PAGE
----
Few cars have defined their sector of the market so well or for so long as the Audi TT.
In the coupe market this is THE car, the most searched for on used car websites and the most sought after on the forecourts. Find out what Motoring Journalist John Swift thinks about the second generation of this popular Audi.
Second generation Audi TT
It is perhaps the textbook case of how to take the mechanical base of a relatively humble hatchback – the VW Golf – and sprinkle stardust on it with a sleek two door body and a sports interior.
Done well, a coupe is a car for the head and the heart, one that is practical as well as exciting and we would argue that none have done it so well as the TT.
The car has been around since 1999 through three generations and has won too many awards in the used car industry to list here but the judges’ basis for their verdict are always the same. The Audi has the performance, the looks, brilliant interior and a reasonable boot, the brand image and reliable mechanicals.
Here we’re going to look at the second generation Audi TT model which came in 2006 and is instantly recognisable by its much sharper styling and a more flowing roofline replacing the slightly dumpy looks of the original and is a lot nicer to drive. Whatever else the first generation had in its favour, other coupes had much sharper handling.
It is available as either a hard top coupe or a soft top convertible, is powered by a choice of a 1.8 turbo (from 2012 models), a 2.0 litre four cylinder of 3.2 V6 petrol or a diesel (2.0 litre and 50-plus mpg) and front or four wheel drive, depending on the model. If you want the ultimate performance version go for the TT RS which gives a Porsche Cayman a good run for its money.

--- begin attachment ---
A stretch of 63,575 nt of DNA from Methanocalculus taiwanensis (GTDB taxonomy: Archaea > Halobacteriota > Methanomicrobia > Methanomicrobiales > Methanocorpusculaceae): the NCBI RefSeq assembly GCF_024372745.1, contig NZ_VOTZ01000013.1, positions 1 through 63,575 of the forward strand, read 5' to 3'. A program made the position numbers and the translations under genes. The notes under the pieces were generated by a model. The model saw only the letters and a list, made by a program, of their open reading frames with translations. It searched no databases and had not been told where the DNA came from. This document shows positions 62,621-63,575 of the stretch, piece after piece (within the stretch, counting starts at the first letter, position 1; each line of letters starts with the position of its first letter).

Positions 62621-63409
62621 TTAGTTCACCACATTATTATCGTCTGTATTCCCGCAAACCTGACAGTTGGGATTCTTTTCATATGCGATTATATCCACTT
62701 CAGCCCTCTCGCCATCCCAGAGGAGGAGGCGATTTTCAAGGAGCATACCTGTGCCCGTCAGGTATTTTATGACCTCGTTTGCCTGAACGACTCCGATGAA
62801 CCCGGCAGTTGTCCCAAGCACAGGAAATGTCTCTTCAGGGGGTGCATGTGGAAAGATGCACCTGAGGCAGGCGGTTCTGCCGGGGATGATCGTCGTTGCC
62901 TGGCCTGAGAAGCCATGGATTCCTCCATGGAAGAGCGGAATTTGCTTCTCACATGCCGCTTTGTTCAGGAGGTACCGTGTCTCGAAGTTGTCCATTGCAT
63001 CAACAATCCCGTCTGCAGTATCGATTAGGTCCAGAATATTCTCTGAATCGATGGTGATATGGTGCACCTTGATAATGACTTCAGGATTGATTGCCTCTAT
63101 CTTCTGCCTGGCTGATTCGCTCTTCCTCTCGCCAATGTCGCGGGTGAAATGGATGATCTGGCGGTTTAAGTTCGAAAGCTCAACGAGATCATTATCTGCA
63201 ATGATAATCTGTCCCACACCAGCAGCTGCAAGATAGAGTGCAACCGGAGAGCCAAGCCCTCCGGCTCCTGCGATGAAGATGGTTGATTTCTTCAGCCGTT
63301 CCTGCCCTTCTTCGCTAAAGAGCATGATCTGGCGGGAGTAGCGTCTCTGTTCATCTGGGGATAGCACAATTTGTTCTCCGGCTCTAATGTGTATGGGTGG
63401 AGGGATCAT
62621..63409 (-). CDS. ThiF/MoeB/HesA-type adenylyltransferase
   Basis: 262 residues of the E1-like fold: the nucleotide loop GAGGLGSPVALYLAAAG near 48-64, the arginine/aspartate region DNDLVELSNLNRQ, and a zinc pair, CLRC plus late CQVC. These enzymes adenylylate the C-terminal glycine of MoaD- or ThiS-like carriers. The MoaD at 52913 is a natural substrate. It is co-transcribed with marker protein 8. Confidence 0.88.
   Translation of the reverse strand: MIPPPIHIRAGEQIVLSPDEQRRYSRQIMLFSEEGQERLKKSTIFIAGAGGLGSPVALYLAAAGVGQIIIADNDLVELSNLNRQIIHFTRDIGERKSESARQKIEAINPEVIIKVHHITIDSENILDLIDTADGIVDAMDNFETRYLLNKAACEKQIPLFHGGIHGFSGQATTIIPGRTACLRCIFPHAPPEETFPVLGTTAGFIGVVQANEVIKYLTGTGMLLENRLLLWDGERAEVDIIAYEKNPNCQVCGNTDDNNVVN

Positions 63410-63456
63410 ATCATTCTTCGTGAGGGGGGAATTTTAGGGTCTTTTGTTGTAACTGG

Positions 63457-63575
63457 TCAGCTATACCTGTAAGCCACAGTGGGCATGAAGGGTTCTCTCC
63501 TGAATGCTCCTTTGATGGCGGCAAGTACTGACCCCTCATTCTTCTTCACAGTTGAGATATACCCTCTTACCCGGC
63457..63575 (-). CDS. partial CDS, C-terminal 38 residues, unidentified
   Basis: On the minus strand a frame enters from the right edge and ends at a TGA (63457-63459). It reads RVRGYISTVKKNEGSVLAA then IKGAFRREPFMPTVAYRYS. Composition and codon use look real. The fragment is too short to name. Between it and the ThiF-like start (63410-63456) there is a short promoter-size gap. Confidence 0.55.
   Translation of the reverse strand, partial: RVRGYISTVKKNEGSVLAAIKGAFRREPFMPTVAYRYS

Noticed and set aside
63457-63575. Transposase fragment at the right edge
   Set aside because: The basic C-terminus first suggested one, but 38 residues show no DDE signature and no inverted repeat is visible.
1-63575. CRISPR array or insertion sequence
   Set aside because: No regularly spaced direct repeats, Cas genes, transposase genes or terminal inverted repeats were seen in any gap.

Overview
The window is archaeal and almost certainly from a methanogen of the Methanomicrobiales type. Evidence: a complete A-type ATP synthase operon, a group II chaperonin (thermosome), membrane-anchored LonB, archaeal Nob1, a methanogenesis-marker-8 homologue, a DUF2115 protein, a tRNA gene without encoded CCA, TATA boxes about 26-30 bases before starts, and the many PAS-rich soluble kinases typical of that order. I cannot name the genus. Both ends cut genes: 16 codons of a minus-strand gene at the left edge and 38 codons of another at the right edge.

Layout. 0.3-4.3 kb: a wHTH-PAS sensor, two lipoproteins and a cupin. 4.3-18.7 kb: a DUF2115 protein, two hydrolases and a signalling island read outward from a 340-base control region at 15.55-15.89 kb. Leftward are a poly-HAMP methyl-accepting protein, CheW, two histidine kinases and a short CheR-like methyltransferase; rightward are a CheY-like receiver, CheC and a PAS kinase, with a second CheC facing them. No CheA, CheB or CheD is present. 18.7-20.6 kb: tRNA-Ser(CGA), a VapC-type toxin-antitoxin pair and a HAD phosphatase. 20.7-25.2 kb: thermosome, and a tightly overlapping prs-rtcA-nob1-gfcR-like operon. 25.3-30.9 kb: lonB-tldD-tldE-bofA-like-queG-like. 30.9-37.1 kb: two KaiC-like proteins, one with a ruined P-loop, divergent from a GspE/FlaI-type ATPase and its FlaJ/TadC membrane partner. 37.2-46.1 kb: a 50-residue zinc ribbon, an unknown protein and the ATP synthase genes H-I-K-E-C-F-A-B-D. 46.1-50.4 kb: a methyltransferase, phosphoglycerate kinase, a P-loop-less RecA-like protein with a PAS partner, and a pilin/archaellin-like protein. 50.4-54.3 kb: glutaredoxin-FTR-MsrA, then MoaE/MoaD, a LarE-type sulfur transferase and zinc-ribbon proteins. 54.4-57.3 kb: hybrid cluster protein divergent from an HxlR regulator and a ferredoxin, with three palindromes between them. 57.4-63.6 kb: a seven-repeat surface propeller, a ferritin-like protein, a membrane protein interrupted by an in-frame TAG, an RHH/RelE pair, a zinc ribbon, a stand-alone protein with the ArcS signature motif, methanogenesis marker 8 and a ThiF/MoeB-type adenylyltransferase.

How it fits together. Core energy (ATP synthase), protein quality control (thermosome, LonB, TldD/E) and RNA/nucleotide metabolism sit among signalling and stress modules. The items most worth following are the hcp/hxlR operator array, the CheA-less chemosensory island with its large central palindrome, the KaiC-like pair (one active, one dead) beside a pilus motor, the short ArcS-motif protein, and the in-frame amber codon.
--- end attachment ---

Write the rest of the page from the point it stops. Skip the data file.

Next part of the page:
A budget of around £15,000 onwards should get you a good example with less than 50,000 miles. There are three trim levels and our choice would be for a 1.8 turbo or a 2.0 petrol in the mid-range S spec and with either the six-speed manual or semi-automatic gearbox which has a paddle shift behind the steering wheel for finger-tip changes.
Some versions have adjustable `magnetic ride’ suspension allowing you to stiffen the dampers but the standard set-up is just fine. One thing to be aware of is that many owners specified bigger alloy wheels and while they look good and fill the arches the low profile tyres don’t do a lot for the ride quality on our roads.
One of the TT’s big attractions is the interior and as you slide down behind the wheel you get an instant feel-good factor. The quality of the materials, the layout and the driving position put it several notches ahead of many price rivals and for a sports car it’s quite roomy. This is a 2+2 which means two front seats and two rears but in fairness, and as you would expect in a car like this, the ones in the rear are best used either for shopping or as a child-only zone. The S Line does have Isofix child seat anchor points included as standard. The hatchback lifts to reveal a decent sized boot space, especially with the back seats lowered when you have 700 litres to fill, helping the TT live up to its reputation as being a car for the head and the heart.
Running costs are reasonable. With sensible driving high-30 to 40 mpg should easily be on the cards, servicing costs are OK and you have to factor in that the TT has tiny depreciation and so looks after the money you’ve spent buying it.
Full service history and background check essential.
The TT has been recalled for gearbox and some electrical problems so make sure the fixes have been done.
Second generation Audi TT (2006 to 2015) has fantastic interior, excellent driving, good running costs, strong residuals.